The Hidden Job Market: The Employer’s Perspective

So here you are, applying to jobs you find online and not hearing back — and then you hear about a friend who got a job, with seemingly little effort. She got an introduction, or had a coffee date, or did who knows what, and suddenly, she’s on her way to her first day at a slick office in New York. And you’re wondering, how did she do that?


Well, if you think she got in through some secret or hidden opportunities you don’t know about, chances are, you’re right. While you’ve been applying to jobs on websites like, your friend waltzed right past hundreds of job applicants and found a position through what some people call the Hidden Job Market.

What is the Hidden Job Market? It’s all the jobs that are never posted online where you might easily find them. Now you might think, “Well, why is it worth the effort to find these hidden jobs, when I could easily just look for ones that are already posted?”


Let me answer that with a crazy statistic: 80% of new jobs are never publicly listed or advertised (and according to some studies, the higher the salary, the less likely a position is to be advertised). This means that:


  1. There are tons of amazing job opportunities that you’ll never learn about through a google search or job boards, and


  1. Most people are competing for the same 20% of the jobs that are easier to find.

So the bad news is, if you keep looking for jobs online, it’s an uphill battle.


Here’s the good news: if you develop a strategy to access the hidden job market, you will have significantly less competition and a much greater choice of prime jobs.


Why is most of the job market hidden?


It seems unfair. Why aren’t these jobs available for everyone to see. But as you’ll read in a minute, it’s much easier for employers to hire people from a smaller, pre-selected pool of candidates they already have some reason to trust than to wade through hundreds of strangers’ resumes. (And make no mistake: whenever you apply to positions on public job boards, you are competing with hundreds of other candidates.)

Insider Secret: the hiring process from the employer’s perspective

You already know how hard finding a job is for you. But did you know that it’s a difficult process for employers, too?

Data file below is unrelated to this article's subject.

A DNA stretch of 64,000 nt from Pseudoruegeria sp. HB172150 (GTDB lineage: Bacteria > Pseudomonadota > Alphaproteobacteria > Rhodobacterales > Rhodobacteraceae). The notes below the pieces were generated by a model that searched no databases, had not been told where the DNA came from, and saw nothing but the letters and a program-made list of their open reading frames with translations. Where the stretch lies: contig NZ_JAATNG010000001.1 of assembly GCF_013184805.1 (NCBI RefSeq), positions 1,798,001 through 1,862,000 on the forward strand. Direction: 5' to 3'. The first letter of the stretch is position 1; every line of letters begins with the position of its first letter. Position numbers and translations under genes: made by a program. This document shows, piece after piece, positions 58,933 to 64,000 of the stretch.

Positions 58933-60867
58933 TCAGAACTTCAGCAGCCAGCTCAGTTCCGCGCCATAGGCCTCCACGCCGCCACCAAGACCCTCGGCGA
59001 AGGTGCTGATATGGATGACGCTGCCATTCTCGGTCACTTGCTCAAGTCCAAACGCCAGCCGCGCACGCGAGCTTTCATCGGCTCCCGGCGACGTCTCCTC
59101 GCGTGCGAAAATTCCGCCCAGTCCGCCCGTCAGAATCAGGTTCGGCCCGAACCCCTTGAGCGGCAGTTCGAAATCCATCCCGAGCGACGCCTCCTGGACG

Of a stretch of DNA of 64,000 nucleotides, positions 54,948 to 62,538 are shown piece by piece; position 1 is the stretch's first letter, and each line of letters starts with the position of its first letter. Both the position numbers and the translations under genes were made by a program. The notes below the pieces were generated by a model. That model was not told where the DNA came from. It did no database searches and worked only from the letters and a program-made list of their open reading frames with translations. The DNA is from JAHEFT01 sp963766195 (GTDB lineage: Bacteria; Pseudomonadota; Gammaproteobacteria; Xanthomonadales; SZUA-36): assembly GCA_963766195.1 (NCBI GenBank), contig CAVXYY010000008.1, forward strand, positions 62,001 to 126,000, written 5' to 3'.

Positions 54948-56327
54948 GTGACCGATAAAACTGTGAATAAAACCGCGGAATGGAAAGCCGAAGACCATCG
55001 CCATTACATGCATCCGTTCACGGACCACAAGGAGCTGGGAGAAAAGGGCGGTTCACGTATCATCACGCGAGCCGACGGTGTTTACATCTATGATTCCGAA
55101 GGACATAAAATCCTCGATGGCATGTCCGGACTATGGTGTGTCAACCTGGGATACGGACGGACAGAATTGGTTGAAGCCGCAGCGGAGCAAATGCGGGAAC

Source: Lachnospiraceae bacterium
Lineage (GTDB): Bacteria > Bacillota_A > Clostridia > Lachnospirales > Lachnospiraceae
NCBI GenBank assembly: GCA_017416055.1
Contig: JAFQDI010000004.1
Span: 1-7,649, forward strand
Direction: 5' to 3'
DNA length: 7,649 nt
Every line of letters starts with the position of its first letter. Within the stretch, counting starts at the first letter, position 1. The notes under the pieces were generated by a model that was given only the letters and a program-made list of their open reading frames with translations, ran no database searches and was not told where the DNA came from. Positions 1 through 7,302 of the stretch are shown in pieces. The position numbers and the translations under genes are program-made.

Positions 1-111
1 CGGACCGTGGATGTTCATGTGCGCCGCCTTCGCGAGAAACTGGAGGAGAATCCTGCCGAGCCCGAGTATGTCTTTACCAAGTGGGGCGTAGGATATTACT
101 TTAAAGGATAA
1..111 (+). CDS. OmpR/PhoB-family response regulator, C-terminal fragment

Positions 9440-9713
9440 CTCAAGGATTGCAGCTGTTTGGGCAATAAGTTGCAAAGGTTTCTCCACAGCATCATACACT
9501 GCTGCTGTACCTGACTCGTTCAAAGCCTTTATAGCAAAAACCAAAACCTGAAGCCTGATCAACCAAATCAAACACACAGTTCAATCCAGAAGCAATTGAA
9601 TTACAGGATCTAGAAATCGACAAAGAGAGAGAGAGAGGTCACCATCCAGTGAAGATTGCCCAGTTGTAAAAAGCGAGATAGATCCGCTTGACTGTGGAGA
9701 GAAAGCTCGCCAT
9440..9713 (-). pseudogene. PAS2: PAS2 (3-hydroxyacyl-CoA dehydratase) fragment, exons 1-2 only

Hiring is very expensive and time-consuming

The average cost of finding someone from outside the company to fill the job is $15,000. And it’s a huge pain for everyone involved.


Just think about it: the company has to take a bunch of time looking through resumes and conducting interviews, when they could be working on other urgent, pressing work. They have to deal with the logistics – finding space to hold the interview, finding times that work for everyone, and other details. And then, they have to take a leap of faith – even if someone seems like the perfect candidate during an interview and their work history seems to be solid, what if they turn out not to be that great a fit? At some companies, 40%-60% of hires are unsuccessful. So then, after all those wasted resources and time spent, the company has to restart the search from the very beginning.


Many companies view posting on sites like and as a “failure”

When a job opens up, at most companies, the ideal option would be making an internal hire – in other words, promoting someone who already works for the company. This is great because the employer already knows this candidate and understands their track record. Plus, it boosts morale by showing that staff are advancing and getting promoted.


When that’s not possible, the next best option is for the company to dip into its network, asking key staff members, “Hey, do you know anyone who would be good for this role?” It is much easier to interview someone recommended by an employee than to wade through hundreds of applications from strangers; it narrows down the options, and is a safer bet, because of the referral from someone they already trust.


Employers then gradually broaden the scope of their search — for example, they might send a email to all employees about the job, to ask if anybody knows a professional who would be a good fit. And only after all these options are exhausted do they consider posting to a public job site, receiving an onslaught of resumes and applications, the majority of which will not be anywhere near a good fit.


So how can you use this information to your advantage?

Here’s something to keep in mind: these insider recommendations are not always someone they know really well; it could be someone a staff member was impressed by at a coffee meeting. And this is where you have a chance to tap into these opportunities. By being a smart networker, you can set yourself up to be the person they think of the next time there is an opening.


In my next blog post, I will talk about how to network effectively, to take advantage of these opportunities.

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